The majority support the cuts

Bad news for UKuncut and the marchers: the majority support the cuts.

It\’s actually quite amusing looking at these two headlines on the Guardian\’s front page right now.

Anti-cuts march swells to 400,000

OK, 400,000 out on the streets. The next story but one is:

Voters back cuts but cool on coalition – poll

Guardian/ICM poll finds 57% support for current or deeper cuts, despite a fall in economic confidence.

In more detail:

Despite Saturday\’s protest march in London, public tolerance of cuts seems to be sustained. Only 35% think the plans go too far – a 10-point drop since ICM asked the question in November. Meanwhile 28% think the government has found the right balance and 29% say the cuts are not severe enough. That amounts to 57% support for current cuts or more.

Which leads us to an interesting point. We do live in a democracy, not a mobocracy. Despite the roots of \”demos\” in the Greek for \”mob of oiks\” we do rather differentiate between the two ideas now.

If you want some form of direct democracy, one where what the people want now the people get now, good and hard, then we have clear majority support for at least the current level of cuts: despite our mob of oiks on the streets today.

If you would prefer to point out that we actually have a representative, not direct, democracy then we can point to the fact that the people imposing these cuts have a majority in the Commons, which is where such things are decided. We can also see from public opinion that they do have a mandate to impose such cuts, over and above the one they won at the last election.

In fact, we can go even further than this. Whether you think we are or should be a representative or irect democray, the election win and the current level of public support, show that the politicians have a duty to continue with the cuts.

Yes, despite the fact that 400,000 people marched through London today.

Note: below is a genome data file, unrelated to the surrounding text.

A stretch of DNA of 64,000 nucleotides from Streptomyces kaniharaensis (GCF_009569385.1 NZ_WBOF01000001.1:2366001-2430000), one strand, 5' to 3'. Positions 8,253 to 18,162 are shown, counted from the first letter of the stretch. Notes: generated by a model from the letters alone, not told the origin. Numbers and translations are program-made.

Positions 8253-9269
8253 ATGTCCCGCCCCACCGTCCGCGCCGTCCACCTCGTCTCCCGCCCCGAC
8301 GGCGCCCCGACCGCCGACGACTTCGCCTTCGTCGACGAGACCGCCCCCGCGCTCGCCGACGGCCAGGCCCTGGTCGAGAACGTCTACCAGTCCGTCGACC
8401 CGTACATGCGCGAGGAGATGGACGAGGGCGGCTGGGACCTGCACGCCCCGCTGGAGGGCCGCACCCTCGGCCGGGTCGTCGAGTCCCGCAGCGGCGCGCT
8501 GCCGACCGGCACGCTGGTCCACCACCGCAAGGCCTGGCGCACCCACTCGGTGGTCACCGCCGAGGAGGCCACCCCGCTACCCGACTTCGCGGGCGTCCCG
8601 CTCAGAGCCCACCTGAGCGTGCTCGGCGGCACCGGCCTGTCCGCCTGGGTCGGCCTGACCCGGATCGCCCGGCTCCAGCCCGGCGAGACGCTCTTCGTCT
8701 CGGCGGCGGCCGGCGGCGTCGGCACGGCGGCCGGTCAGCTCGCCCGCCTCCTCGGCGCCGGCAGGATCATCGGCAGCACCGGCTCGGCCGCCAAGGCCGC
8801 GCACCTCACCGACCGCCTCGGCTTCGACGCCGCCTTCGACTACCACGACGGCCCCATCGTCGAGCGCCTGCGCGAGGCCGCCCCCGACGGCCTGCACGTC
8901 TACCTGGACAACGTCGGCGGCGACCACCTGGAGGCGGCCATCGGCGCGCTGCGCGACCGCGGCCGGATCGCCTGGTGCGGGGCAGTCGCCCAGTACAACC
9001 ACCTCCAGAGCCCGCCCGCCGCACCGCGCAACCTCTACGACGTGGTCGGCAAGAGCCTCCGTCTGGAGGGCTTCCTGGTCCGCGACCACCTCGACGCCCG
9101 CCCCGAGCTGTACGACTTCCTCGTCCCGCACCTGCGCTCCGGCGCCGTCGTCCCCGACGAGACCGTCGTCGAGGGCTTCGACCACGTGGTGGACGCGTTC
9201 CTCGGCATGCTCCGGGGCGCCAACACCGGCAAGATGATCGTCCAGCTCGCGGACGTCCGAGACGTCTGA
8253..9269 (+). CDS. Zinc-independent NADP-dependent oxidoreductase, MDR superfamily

For 64,600,000 Britons did not march through London today and it\’s that 57% of them which is the important number.

Another way of putting it is that the argument here is between tax consumers and tax payers. And there\’s many more tax payers than there are consumers: and their view thus naturally carries more weight.

11 comments on “The majority support the cuts

  1. And even if there were fewer tax payers than there are tax consumers, the word of tax payers carries weight. Because if they don’t pay, no one does.

  2. Oh the irony!

    They are smashing up (the public owned) Lloyds TSB.

    Smash the nationalised industries, comrade!

  3. Despite the roots of “demos” in the Greek for “mob of oiks”

    No, ‘demos’ simply meant the common people in an ancient Greek community — no connotations of the mob. That came later with, for example, Plato and Thucydides with their disapproval of ‘democracy’ (rule by the demos).

  4. The word ochlocracy seems more apposite, though whether .6% of the population represents a mob is a moot point. Still, FPTP hasn’t produced an overall majority, so any alternative must necessarily be more democratic.

  5. I’m not sure there are more taxpayers than taxtakers. It was recently quoted that there were 20 million on benefits, add 6 million public sector workers, and however many work for companies whose only client is the state and you’re getting close to half the working population.

  6. There weren’t 400,000.

    It was around 250,000.

    100,00 less than attended the Countryside Alliance protests.

  7. I can’t remember where I can across this quotation (maybe it was on this blog…) allegedly said by Margaret Thatcher:

    “The trouble with socialism is that, sooner or later, you run out of other people’s money…”

    Quite so.

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